Fig.1 Mice are keenly aware when they’re not desired. Photograph by George Shuklin, distributed under a CC-BY 2.0 license
A recent study finds that male mice are keenly aware of being rejected .
“Read the room” is an informal way to tell your awkward friend “understand and respond accordingly to the current social context”. Easier said than done. And for most people, this occurs mostly unconsciously. But how exactly do we know when and how to respond to a given social situation? We listen.
To study how our brains hear in social situations, songbirds have become a popular animal model. As the name implies, songbirds rely heavily on hearing things to communicate, such as song, as well as other important vocal signals (e.g. food begging calls from their offspring).
Previous work  in zebra finches, an Australian songbird, found that estradiol (E2; a type of estrogen hormone) in auditory brain regions of males were rapidly increased in the presence of females. A subsequent study  found that this socially-induced boost in E2 enhances hearing-related brain activity (in this case, song).
But E2 isn’t the only chemical that rises when a female is present. Serotonin (abbreviated 5HT, for “5-hydroxytryptamine”), is a brain chemical that plays a diverse role in behavior, including a crucial role in helping the brain evaluate and respond to social cues, such as vocalizations.
Recently , Indiana University neuroscientist Laura Hurley and colleagues explored how serotonin changes in response to social situations using an electrochemical technique called voltammetry. Voltammetry is a highly precise and rapid method that quickly measures changing serotonin levels within discrete brain regions based on the change in local electrical current.
By placing an electrode into the inferior colliculus (IC; a brain region involved in hearing and processing social vocalizations; Fig. 2), the researchers could peer in to how levels of serotonin changed in male mice’s brain when a female was placed in an adjacent cage for 30 mins.
Fig. 2 Hearing pathway - from the ear to the brain (image from the University of Edinburgh Scottish Sensory Centre)
The findings reveal that just as E2 in the brains of zebra finches, 5HT rapidly increases in the IC of males by nearly 20% during social encounters and is specific to the female mouse being around (**Fig. 3**). Quickly after researchers removed the adjacent female, 5HT dropped by ~15%. So 5HT in the brain of male mice is linked to social context, in this case presence of Minnie Mouse. But what is serotonin’s function?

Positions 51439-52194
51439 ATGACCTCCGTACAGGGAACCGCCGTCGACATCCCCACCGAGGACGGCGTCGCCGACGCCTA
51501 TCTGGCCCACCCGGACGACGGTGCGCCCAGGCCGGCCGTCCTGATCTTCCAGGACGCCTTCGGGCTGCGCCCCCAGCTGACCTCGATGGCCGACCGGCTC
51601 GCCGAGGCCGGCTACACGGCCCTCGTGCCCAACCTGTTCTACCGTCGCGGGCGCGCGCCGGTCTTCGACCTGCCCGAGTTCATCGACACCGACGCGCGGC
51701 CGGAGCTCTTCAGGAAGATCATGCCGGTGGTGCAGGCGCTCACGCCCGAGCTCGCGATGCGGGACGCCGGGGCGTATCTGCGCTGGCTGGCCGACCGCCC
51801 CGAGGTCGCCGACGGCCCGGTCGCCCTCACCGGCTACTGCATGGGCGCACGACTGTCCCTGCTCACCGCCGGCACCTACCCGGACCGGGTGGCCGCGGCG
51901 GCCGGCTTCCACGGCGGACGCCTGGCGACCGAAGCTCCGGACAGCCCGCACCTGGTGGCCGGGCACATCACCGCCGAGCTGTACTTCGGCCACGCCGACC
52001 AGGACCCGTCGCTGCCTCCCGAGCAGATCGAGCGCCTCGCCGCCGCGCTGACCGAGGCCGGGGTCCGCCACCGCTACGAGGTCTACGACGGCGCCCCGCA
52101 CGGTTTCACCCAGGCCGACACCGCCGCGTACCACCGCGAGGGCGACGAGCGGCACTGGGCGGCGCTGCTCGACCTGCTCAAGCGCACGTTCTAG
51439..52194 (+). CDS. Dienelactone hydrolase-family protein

Fig.3 The rise and fall of serotonin during courtship. Figure adapted from .
One thought is that 5HT in IC, a key auditory processing brain region, may enhance male mice’s ability to hear themselves or their newly placed female neighbor. Just like two people on a (good) first date, rodent social encounters are marked by lots of chatting. Male mice produce what’s called “ultrasonic vocalizations” (USVs) to court a female mouse. As such, the researchers reasoned that loquacious males might have accordingly higher 5HT in the IC.
No such luck – irrespective of how Hurley and colleagues looked at the USV data, it appears that the amount of singing a bachelor mouse produced was independent of the 5HT in his brain. However, females also produce vocal communication signals called “squeaks” that often indicate aggression and/or rejection of a courting male. When researchers looked at the relationship between how often a female emitted a “squeak” to the level of 5HT, they found that the more a female rejected a male, the less 5HT was present in the male’s brain.
One interpretation might be that the more a courting male hears “No way!” from a potential mate, the less important it becomes to keep up his enhanced brain processing of vocal signals (since it’s just going to be rejection and heart-break again, sigh).
So while it might be emotionally hard to hear your crush reject you, it looks like the brain may have developed a way to soften the blow by ramping down serotonin levels, and in turn, reducing the painful auditory input.
 Keesom, S. M. & Hurley, L. M. “Socially induced serotonergic fluctuations in the male auditory midbrain correlate with female behavior during courtship”. J. Neurophysiol. jn.00742.2015 (2016). doi:10.1152/jn.00742.2015. Link.
 Remage-Healey, L., Maidment, N.T. & Schlinger, B.A. “Forebrain steroid levels fluctuate rapidly during social interactions”. Nat Neurosci 11, 1327–1334 (2008). Link.
 Remage-Healey, L., Coleman, M.J., Oyama, R.K. & Schlinger, B.A. “Brain estrogens rapidly strengthen auditory encoding and guide song preference in a songbird”. Proc Natl Acad Sci U S A 107, 3852–3857 (2010). Link.
Related Links of Interest/Additional Material
Podcast interview with Sara Keesom and Laura Hurley about their paper in Journal of Neurophysiology:
An earlier version of this article originally appeared here.
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